By 26 May 2015 | Categories: Misc



By Lionel Moyal, Managing Director of Intervate, a T-Systems company

Organisations in every sector and every country are currently grappling with the concepts of ‘digitalisation’ and ‘digital transformation’. While these terms have slightly different connotations for different people, the catalyst for transforming the enterprise should always be the same. That catalyst, simply put, is ‘mobile’.

Embracing a truly mobile-first ethos involves taking a concept that began in developer circles, and applying the mobile-first principles to every aspect of the organisation’s architecture, processes, strategies and vision. It’s about simplifying interfaces and customer engagement channels as far as possible – ruthlessly stripping away anything unnecessary, focusing on intuitiveness, personalisation, and flexibility.

But practically speaking, how can company leaders go about doing this? At Intervate, we believe the starting point is to analyse every process, every transaction, every product and service, and every customer touchpoint. Start thinking of users (employees, partners etc) as a kind of ‘internal customer’: how can you make every aspect of their working lives as mobile and as simple as the best consumer apps out there?

Start applying these mobile-first principles to the inner-workings of the organisation, as well as every touchpoint you have with outsiders. Think about suppliers and partners, customers and potential customers, and other key stakeholders. Not only will employee productivity and engagement improve, but this new way of thinking will lead to ideas for new products or services, new markets to enter, and better ways to delight customers. Larger and more complex organisations, and particularly those with longer histories, often have a great deal of legacy infrastructure. In a mobile-first world, these services need to be exposed to users – both internal and external – in new ways.

Mobile apps have risen to the fore as the ideal way to consume content. The Johannesburg Roads Agency, for example, has shown the benefits of exposing parts of its core operations to the general public – via a handy mobile app called ‘Find and Fix’. Citizens can use the app to report the nature and location of road faults – which is then automatically fed into the JRA’s workflow systems, where maintenance crews are scheduled and dispatched.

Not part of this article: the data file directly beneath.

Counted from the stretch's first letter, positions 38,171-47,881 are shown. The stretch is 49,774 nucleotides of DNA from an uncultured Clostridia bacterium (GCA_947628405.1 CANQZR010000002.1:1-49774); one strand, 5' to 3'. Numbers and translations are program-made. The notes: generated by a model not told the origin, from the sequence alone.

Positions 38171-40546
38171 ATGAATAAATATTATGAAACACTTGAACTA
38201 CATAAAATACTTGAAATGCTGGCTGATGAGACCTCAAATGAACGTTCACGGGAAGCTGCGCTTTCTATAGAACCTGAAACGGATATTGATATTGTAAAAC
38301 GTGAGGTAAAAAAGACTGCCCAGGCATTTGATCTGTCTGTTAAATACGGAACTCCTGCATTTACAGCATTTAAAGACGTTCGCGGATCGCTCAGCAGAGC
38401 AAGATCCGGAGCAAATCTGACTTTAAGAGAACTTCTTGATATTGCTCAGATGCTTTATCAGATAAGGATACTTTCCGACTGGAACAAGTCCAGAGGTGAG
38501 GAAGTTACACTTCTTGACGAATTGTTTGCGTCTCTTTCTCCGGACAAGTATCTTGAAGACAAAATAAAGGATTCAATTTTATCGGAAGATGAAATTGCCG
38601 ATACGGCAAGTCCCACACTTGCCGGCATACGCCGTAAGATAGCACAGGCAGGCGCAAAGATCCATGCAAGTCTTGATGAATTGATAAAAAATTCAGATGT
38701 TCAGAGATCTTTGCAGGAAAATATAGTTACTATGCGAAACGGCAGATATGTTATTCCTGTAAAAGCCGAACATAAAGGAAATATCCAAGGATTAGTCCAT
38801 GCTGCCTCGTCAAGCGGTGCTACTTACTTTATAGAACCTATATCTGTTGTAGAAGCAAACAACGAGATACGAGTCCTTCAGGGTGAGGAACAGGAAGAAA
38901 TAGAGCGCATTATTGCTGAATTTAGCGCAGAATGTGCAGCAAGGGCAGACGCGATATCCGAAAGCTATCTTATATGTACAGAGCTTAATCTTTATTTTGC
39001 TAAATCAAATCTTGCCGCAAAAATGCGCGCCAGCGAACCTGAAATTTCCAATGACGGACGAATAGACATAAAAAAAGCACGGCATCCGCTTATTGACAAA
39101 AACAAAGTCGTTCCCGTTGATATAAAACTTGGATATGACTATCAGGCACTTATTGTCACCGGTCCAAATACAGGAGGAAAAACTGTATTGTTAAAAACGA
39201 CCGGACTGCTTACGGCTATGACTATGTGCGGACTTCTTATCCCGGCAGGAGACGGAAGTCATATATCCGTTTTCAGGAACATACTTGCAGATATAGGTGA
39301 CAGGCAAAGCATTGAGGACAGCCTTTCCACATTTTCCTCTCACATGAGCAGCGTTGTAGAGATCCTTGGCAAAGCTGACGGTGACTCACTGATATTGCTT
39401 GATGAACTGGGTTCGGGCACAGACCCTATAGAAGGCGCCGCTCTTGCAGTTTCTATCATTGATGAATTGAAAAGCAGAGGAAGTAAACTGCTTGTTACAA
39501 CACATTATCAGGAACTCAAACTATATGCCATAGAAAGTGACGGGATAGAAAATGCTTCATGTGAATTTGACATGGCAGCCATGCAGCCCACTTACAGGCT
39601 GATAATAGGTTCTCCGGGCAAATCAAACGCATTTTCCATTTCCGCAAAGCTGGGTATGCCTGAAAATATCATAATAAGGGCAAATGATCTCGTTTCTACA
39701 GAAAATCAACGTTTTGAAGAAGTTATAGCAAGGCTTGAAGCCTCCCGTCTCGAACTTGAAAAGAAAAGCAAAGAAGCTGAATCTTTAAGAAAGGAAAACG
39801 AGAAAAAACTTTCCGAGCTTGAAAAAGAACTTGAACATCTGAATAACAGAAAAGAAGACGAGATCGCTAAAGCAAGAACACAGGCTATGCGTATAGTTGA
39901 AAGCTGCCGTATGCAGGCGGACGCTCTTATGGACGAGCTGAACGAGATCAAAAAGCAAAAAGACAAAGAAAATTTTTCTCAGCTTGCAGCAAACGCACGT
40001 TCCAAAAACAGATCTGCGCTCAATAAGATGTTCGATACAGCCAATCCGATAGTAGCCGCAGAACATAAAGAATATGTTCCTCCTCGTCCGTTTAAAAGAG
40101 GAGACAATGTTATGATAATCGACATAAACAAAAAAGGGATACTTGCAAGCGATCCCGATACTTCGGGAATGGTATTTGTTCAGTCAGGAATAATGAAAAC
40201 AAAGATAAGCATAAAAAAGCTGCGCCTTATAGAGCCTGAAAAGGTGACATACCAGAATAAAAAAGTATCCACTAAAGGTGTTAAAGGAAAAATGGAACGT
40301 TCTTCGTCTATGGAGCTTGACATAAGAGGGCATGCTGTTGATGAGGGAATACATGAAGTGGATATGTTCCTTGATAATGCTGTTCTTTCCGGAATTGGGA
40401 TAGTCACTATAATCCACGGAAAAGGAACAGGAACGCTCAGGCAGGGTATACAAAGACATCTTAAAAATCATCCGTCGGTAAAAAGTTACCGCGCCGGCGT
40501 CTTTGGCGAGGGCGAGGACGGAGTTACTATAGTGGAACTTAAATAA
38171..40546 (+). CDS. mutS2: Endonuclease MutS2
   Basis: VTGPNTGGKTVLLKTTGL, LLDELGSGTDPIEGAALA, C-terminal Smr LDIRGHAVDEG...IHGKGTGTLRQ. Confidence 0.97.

By wrapping this service into an app, the JRA has fundamentally changed the way faults are logged – as it now leverages the network of millions of citizens travelling around the city’s road networks. It is able to be far more approachable and engaging than was previously possible. But the principle of ‘mobile-first’ can do more than just improve processes, productivity and customer engagement. In the case of Cool Touch (a local start-up in the facilities maintenance company), they were able to pivot their entire business model. Cool Touch moved from being a simple cleaning and maintenance business, to developing Snap!, an app that allows employees and facilities managers to instantly report any issues.

The faults are geo-tagged, augmented with photos and descriptions, and then managed centrally by Snap! – who converts this information into actionable and tracked service requests. Cool Touch has moved from a basic service model, to being the lynchpin of an information exchange.

So with very little investment, Cool Touch has created a rapidly scalable new digital business model. With mobile as the starting point, organisations start to see the natural fit with other aspects of modern enterprise technology – notably the likes of Cloud-hosted applications, service-oriented architecture, security and rights management, and ‘bring your own device’. In the future, we will continue to see users applying positive pressure on enterprises. As the gap widens between the mobile experiences of our personal lives, versus those of the workplaces, organisations will be forced to transform.

In fact, sometimes the best way to spur innovation is for users to experience frustration with their technology interactions in the workplace. Users today are becoming less forgiving of inflexible systems, poor interfaces, and endless policies and rules. Fortunately, with South Africa’s rising smartphone penetration and falling mobile data costs, the landscape is primed for mobile-first services. Against this backdrop, it’s clear that the organisations that listen to their users, and that think ‘mobile-first’, will have the advantage in the future.



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